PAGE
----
"This is not a plan to ban dogs" in the recreation area, said park spokesman Howard Levitt. "Once enacted, this is a 20-year plan to try to balance the needs of a huge variety of users while also protecting natural resources."

The park receives an estimated 16 million visitors each year and has never had formal guidelines for managing dogs, Levitt said. Most of the current rules stem from a parkwide pet policy developed in 1979 -- a set of recommendations that was never brought in line with federal regulations governing dog-walking in national parks.

"If you ask 100 people in this park, not one of them could tell you what the rules are on dogs," Levitt said.

The plan has received a warm welcome from nature lovers who have long complained that frolicking dogs pose a threat to the 36 rare and endangered plants and animal species that inhabit the park.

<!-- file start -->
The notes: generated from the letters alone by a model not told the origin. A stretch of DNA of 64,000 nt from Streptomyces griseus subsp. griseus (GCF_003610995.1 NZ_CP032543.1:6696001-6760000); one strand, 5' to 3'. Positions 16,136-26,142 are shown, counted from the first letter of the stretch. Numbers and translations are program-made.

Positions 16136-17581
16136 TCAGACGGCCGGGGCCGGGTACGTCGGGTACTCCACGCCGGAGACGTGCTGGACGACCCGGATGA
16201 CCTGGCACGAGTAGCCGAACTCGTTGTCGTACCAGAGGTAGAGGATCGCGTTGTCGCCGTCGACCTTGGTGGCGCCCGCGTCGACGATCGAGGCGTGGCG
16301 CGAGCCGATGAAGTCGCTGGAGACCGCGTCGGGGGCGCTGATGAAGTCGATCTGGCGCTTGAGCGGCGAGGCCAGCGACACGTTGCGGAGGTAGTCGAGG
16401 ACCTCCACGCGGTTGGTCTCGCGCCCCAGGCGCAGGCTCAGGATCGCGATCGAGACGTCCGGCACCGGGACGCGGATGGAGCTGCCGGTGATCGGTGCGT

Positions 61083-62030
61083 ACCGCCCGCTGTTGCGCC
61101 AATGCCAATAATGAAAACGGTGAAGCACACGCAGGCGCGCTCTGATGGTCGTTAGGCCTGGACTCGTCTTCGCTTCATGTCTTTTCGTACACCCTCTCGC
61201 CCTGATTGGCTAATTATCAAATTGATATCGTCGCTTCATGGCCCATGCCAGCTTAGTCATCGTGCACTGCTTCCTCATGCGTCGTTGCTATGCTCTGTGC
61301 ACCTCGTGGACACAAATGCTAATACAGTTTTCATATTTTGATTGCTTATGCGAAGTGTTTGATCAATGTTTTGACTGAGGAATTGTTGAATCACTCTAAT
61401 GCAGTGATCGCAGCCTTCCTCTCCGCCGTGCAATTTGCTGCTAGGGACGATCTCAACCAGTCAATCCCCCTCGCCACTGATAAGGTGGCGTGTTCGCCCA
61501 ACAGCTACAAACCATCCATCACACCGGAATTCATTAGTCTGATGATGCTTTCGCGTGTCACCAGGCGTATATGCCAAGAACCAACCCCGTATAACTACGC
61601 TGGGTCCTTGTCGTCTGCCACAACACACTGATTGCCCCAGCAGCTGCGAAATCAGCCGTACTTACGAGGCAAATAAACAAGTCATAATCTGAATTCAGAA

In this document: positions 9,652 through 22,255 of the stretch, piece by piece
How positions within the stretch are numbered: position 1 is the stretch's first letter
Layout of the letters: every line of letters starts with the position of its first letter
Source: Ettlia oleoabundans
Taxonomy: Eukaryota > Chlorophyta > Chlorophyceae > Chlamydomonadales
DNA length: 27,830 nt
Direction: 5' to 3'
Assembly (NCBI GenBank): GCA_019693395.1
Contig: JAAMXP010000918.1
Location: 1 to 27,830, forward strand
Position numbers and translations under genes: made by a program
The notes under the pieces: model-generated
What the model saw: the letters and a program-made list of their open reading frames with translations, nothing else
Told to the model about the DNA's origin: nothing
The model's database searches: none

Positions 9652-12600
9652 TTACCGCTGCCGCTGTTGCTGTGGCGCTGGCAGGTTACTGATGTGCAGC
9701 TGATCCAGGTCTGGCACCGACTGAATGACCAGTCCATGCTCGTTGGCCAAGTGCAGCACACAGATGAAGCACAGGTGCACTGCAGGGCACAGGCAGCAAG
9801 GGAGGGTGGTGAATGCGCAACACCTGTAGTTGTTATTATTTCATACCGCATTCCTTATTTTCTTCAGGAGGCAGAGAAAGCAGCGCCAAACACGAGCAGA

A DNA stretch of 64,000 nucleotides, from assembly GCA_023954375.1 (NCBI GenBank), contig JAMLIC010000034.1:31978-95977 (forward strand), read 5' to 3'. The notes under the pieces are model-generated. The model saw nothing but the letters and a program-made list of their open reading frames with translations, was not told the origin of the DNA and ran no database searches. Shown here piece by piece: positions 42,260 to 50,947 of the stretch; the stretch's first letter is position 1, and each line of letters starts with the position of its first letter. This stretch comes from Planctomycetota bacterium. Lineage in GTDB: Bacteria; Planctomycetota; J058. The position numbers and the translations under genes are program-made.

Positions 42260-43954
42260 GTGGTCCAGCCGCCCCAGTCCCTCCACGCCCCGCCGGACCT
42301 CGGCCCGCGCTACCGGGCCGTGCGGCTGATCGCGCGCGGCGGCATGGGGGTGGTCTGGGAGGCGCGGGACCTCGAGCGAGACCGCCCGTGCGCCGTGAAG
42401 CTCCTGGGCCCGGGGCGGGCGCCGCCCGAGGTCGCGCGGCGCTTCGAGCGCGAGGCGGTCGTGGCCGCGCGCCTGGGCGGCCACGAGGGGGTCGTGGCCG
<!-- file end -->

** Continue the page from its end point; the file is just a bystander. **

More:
One such animal is the Western snowy plover, a rare shorebird that is considered threatened and protected by the U.S. Endangered Species Act. In 2006, the recreation area enforced an emergency rule to protect the birds, which currently number less than 100. It requires dogs to be kept on leash at Ocean Beach and Crissy Field for 10 months every year from July through May.

Beyond frightening and sometimes killing wildlife, dogs affect how humans experience the park, said Mike Lynes, the conservation director for Golden Gate Audubon Society. The Berkeley nonprofit has been one of the most vocal advocates for environmental preservation in the park.

Lynes said many people, including his wife, feel uncomfortable around dogs and avoid areas of the park with a large canine presence.

But dog owners say environmental preservation and responsible dog-walking are not mutually exclusive.